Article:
Main content

Alert message

Spring 2019

By Heather Withrow, Parent

Abstract: In this article, a parent describes her life journey, her experience being the mother of a child who is DeafBlind, and her studies in the field of education and orientation and mobility.

Keywords: orientation and mobility, O&M, Certified Orientation and Mobility Specialist, COMS, Deaf, DeafBlind, DB, family, parent, movement, intervener, Texas Tech University, TTU, tactile skill, journey

I’m not yet a Certified Orientation and Mobility Specialist (COMS) as I’m halfway through my required coursework at Texas Tech University. I may not yet be a COMS but the “OM” I currently operate under is “Mom”!

It’s remarkable how, when I look back in time, I can see the chain of events that led me to where I am now. I also remember the younger me wondering what my future held for me. In college, I was into art, traveling, school organizations and playing sports. If someone had told me this back then that twenty years later I would be studying for a M.Ed. in Special Education and focusing on orientation and mobility, I would’ve enjoyed the amusing conversation and written it off as pure entertainment. This is what I am currently studying through Texas Tech University. I’m planning on graduating with my M.Ed. in December 2019. I will be picking up my academic certificate in DeafBlindness along the way, in December 2018.

I graduated from Gallaudet University in 1999 with a bachelor’s degree in Graphic Design. I spent my first year traveling as a recruiter for Gallaudet and meeting Deaf and hard of hearing high school students and their family members. After that, I coached volleyball and track and field, did graphic design and illustration contract work, and taught high school art classes to Deaf students. I enjoyed my days teaching art, especially watercolor, acrylics, oil painting, introducing the elements of art and principles of design. One of my favorite units to teach was perspective drawing and other ways to create the illusion of distance in art.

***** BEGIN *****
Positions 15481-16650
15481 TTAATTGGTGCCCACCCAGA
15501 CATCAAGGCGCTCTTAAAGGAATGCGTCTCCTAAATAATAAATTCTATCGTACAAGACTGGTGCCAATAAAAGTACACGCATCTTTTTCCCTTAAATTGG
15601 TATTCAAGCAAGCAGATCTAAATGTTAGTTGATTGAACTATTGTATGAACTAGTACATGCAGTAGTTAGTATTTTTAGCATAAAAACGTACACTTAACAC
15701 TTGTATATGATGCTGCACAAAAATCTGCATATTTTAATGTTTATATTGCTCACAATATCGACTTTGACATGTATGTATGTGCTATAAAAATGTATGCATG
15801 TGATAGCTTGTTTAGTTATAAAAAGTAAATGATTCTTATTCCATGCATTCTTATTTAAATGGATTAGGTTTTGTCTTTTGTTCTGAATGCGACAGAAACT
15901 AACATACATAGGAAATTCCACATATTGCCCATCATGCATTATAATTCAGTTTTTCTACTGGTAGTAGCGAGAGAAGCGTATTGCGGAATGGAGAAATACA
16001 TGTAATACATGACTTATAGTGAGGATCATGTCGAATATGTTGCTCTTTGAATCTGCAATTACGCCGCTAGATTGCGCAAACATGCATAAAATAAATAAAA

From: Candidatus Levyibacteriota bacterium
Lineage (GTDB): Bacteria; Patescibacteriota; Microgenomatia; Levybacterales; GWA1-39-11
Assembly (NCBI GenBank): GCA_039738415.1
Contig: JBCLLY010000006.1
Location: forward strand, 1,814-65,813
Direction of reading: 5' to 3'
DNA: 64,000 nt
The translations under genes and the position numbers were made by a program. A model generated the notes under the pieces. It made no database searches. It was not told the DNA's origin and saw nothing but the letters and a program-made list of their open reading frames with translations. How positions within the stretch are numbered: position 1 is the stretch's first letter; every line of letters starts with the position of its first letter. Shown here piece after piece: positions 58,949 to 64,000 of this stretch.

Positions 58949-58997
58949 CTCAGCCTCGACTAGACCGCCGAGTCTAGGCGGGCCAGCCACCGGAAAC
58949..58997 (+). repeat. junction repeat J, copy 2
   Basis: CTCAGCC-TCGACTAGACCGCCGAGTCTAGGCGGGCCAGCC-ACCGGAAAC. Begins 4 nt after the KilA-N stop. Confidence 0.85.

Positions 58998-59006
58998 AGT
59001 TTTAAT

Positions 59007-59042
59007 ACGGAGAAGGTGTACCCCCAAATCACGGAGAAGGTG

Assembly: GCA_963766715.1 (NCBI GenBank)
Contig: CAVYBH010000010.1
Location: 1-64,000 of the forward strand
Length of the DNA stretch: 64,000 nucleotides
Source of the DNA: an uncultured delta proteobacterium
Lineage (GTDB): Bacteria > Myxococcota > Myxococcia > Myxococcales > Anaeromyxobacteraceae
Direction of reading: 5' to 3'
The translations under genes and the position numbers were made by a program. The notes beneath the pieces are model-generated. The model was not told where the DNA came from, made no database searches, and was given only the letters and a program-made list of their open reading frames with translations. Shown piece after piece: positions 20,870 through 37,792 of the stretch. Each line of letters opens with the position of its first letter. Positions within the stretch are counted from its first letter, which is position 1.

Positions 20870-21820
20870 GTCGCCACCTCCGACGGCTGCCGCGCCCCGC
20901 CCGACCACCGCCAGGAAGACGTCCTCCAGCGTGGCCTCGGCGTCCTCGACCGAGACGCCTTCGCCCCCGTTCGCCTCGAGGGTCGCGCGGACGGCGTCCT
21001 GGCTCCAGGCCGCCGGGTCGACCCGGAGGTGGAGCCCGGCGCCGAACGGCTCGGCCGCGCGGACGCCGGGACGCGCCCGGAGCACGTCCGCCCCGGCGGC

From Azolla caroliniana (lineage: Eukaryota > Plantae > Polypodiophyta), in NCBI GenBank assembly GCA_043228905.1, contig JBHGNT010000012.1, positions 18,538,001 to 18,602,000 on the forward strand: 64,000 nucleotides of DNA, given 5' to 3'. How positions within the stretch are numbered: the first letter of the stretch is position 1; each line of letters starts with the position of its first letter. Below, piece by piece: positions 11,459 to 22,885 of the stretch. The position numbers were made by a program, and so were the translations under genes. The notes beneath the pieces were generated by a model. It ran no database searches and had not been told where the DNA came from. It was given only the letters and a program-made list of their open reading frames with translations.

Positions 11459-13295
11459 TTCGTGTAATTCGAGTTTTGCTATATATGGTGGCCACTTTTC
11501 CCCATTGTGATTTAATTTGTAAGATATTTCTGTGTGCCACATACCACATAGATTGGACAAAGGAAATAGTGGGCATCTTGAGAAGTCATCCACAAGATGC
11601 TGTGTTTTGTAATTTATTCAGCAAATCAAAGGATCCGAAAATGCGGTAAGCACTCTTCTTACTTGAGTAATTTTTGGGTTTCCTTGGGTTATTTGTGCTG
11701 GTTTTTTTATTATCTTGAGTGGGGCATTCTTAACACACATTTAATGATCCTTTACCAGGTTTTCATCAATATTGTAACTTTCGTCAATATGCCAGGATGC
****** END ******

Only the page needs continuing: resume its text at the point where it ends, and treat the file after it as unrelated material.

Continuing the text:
On the sports side of things, I participated in the Deaflympic Games three times as a track and field athlete, with the exception of also playing volleyball during the 1997 Games in Copenhagen, Denmark. I threw the hammer and discus in Rome, Italy the summer of 2001 and again in Melbourne, Australia in 2005 which also was three months after I had my first son, Skyler. I brought some “heavy necklaces” and memories home following each Deaflympic trip.

My interest in body awareness, positioning, kinetics, appreciating processes and spatial information, vectors and distances clearly connected with my appreciation for sports, coaching and my lifelong love for art. These were the dots that seemed to line up, but the dot that certainly set my trajectory toward O&M did not happen until 2010.

In July 2010, my husband and I welcomed our third child, Orion Theodore Withrow. We knew during our pregnancy that Orion was blind and we had reason to believe that Orion would be deaf as well. His older brother Skyler was Deaf. This was the beginning of my trip down the rabbit hole learning anything DeafBlind. Sure enough, at birth it was confirmed Orion had bilateral severe complex microphthalmia and was profoundly deaf, meaning he is DeafBlind. We were fast at work figuring out how to deliver tactile information to him on Day One of his life. Orion’s first touch cue was used within hours of birth. It was “MILK”, where we gently squeezed Orion’s tiny forearm three times.

Like any parent, I was head over heels for all my children. Well, most of the time! When it came to Orion’s particular needs, my passion expanded to learning how DeafBlind could have experiences, meaningful learning opportunities and develop communication skills. My husband, Thomas, and I wondered how Orion was going to get from being where he was as a DeafBlind baby with closed fists at shoulder level to a tactile-signing DeafBlind adult. This topic was and still is a source of energy and wonderment for me paired with my love for sharing cool information. Several years later when parents and professionals found Orion’s story through my blog and started to contact me with DeafBlind-related questions, asking for resources or just having conversations about DeafBlind kids, I realized I would love to actually work with DeafBlind children.